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Victorio, an Apache chief intent on not giving in.

We can only hope that fire lookouts will continue to be a refuge for a future generation of writers. Philip Connors feels he may be among the last to get this opportunity. We are in the age of technology eliminating jobs, corporations shipping American jobs overseas, and many of the rest of us being left with soulless jobs; jobs without dignity. Philip Connors for 240 pages gives you an opportunity to experience a job that it is simply amazing still exists. You too can be ”Caged by glass but caressed by sky.”

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Tuesday, July 29, 2014

More Stuff, More Problems

Everything That Remains by The Minimalists
Reviewed by Diane K.M.
My rating: 4 (rounded up) stars out of 5

We have a love-hate relationship with stuff. We love wanting things -- it can be so satisfying to acquire and collect our treasures! But we also have to store all of that stuff. We have to clean it and organize it and maintain it. 

Minimalists argue that if we have less stuff, our lives will be richer and happier. We will spend less time cleaning and worrying about our things. We will have more satisfying relationships. We will not have to work as hard or have as much debt because we will be spending less money. Clearing out everything that is unnecessary will free up room in our lives to be more mindful of ourselves and of others. 

Joshua Fields Millburn and his friend, Ryan Nicodemus, run a blog called The Minimalists, and this book is a memoir about their journey to simplify their lives. (Minimalism seems to be the trendy new term that was just called Simple Living in the '90s. New century, new term!)

Joshua and Ryan both had high-paying jobs in the telecommunications industry. They worked long hours and had a lot of stress. After Joshua's mother died in 2009, he had to clean out her house and was shocked at how much stuff she had collected. His first thought was to box it all up and pay to have it stored somewhere, but then he realized how ridiculous and expensive it would be. So he hunkered down and sorted through all her rooms of stuff, getting rid of everything but a few photographs and mementos.* 

And then, his marriage ended. In a new apartment, Joshua decided to start paring down his stuff, too. 

"I started small, asked myself: What if you removed one material possession -- just one -- from your life each day for a month? What would happen? The result: I unloaded way more than thirty items in the first thirty days. Like way, way more. It became a kind of personal challenge, discovering what I could get rid of, what I could get out of my way, how many unneeded things I could remove from my hoard. I searched my rooms and closets, cabinets and hallways, car and office, rummaging around for items to part with, retaining only the things I needed."

It took several months, but Joshua whittled down his things to just the necessary items. He got rid of all of the "just in case" things that he had been saving. He digitized his photographs. He digitized his CDs and movies. He cleaned out his closet and kept only his favorite clothes. It was close to an "everything must go" project. He even changed his relationships, and ended up leaving the job that had been making him miserable.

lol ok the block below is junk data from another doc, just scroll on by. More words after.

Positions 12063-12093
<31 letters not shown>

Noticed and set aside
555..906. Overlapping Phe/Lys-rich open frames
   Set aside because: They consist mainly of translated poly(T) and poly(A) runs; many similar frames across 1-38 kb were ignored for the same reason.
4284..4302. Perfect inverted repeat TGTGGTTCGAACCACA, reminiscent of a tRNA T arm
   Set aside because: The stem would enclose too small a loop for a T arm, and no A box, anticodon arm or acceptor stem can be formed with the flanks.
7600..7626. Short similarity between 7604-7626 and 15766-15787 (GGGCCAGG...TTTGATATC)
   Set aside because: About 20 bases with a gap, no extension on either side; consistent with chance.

"We hold on to jobs we dislike because we believe there's security in a paycheck. We stay in shitty relationships because we think there's security in not being alone. We hold on to stuff we don't need, just in case we might need it down the road in some nonexistent, more secure future. If such accoutrements are flooding our lives with discontent, they are not secure."

Ryan became inspired to minimize his things after he saw how much happier Joshua was. Ryan tried a slightly different project: He packed up all of his items in boxes as if he were moving, labeled everything, and stacked them in his living room. Then he spent 21 days unpacking only the items he needed. For example, the first things he unpacked were his toothbrush, his bed sheets, a few dishes, etc. At the end of the 21 days, he had only unpacked about 15 percent of his stuff. He got rid of everything that was still packed in the boxes. WOW.

"Imagine living a healthier life, one in which you don't just look better, you feel better. Imagine a life with higher standards. Imagine a life with less clutter, less stuff, fewer distractions. Imagine your life with less -- less stress, less debt, less discontent. Now imagine your life with more -- more time, more contribution, more elation ... What you're imagining is a meaningful life. Not a perfect life, not even an easy life, but a simple one."

This book was inspiring to read and even kicked me into serious decluttering mode. (I've already taken numerous bags of things to goodwill.) My complaint is with the writing; Joshua can be a bit florid, and the structure of the book was also frustrating. It's set up as a collection of essays, but Ryan was allowed footnotes; his comments are in the back of the book, which required a second bookmark. While Ryan had a few good points, such as his diary about his 21-day project, a lot of his interjections were unnecessary and I got annoyed flipping back and forth. 

However, I appreciated the thoughtfulness of the book and because it was so inspiring, I'm taking my 3.5 rating and rounding up to 4.

*This is just anecdotal evidence, but I have heard similar stories from friends about how the death of a parent or grandparent has jolted them into decluttering their own lives, because they had to sort through all of their relative's stuff. All of those "treasures" can end up being a burden for those left behind.

Exodus Lost

Exodus LostExodus Lost by S.C. Compton